Saturday, March 9, 2013
CDC, redesigned to fit it's connotations
“CDC does not know of a virus or condition that would reanimate the dead (or one that would present zombie-like symptoms),” wrote agency spokesman David Daigle in an email to The Huffington Post.
But ever since cannibalism reports have been swirling as a result of the “Miami Causeway Cannibal,” “zombie apocalypse” has been on the tip of everyone’s tongue. It was reportedly the most Googled term on Friday morning.
First there’s the “Miami Causeway Cannibal,” you know, the naked guy who beat his victim to a bloody pulp and then refused to stop ingesting his flesh until cops shot him to death. Not to mention that when authorities commanded the “Miami Causeway Cannibal,” Rudy Eugene, to stop eating his victim’s face, he growled at them as pieces of body tissue dangled from his mouth.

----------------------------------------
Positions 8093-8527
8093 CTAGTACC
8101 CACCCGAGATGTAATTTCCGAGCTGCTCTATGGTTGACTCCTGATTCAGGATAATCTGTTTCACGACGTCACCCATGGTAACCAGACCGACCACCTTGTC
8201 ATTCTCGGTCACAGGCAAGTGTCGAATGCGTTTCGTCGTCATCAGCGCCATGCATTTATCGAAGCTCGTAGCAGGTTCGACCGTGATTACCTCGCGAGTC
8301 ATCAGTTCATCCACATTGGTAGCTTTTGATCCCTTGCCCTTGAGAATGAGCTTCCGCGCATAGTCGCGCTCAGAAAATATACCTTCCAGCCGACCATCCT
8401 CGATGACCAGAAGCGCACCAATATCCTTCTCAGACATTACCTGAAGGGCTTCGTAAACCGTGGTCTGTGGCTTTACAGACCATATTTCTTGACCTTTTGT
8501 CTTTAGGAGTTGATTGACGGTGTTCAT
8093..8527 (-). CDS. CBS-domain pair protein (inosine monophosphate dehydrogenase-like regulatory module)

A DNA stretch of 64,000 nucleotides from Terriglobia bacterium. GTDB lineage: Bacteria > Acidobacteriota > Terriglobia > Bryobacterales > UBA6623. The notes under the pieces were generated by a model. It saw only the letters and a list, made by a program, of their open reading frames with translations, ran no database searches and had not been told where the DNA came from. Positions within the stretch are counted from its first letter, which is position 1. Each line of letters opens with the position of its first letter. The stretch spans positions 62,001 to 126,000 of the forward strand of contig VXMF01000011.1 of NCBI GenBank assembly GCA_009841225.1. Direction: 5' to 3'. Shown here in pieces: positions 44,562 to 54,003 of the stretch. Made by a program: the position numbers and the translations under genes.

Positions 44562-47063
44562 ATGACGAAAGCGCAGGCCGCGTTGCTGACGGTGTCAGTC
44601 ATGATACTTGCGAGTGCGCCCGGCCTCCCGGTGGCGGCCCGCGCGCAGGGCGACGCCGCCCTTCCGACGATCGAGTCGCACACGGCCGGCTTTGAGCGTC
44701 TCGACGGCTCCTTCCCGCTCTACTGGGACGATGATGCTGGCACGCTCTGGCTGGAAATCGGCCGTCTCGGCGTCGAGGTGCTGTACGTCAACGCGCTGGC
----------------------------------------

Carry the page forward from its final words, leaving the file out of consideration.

Next came the deranged story of a Texas mother who decapitated her son and ate parts of his brain and three of his toes, according to The Huffington Post.
There was also the Maryland college student who reportedly admitted to killing his roommate then eating his heart along with parts of his brain.
Let’s not forget about the New Jersey man who continually stabbed himself in the abdomen, threw his intestines at officers and needed two cans of pepper spray to be subdued before they rushed him to the emergency room or the 22-year-old Japanese artist who had his genitals removed and then cooked them for five diners at a lavish banquet.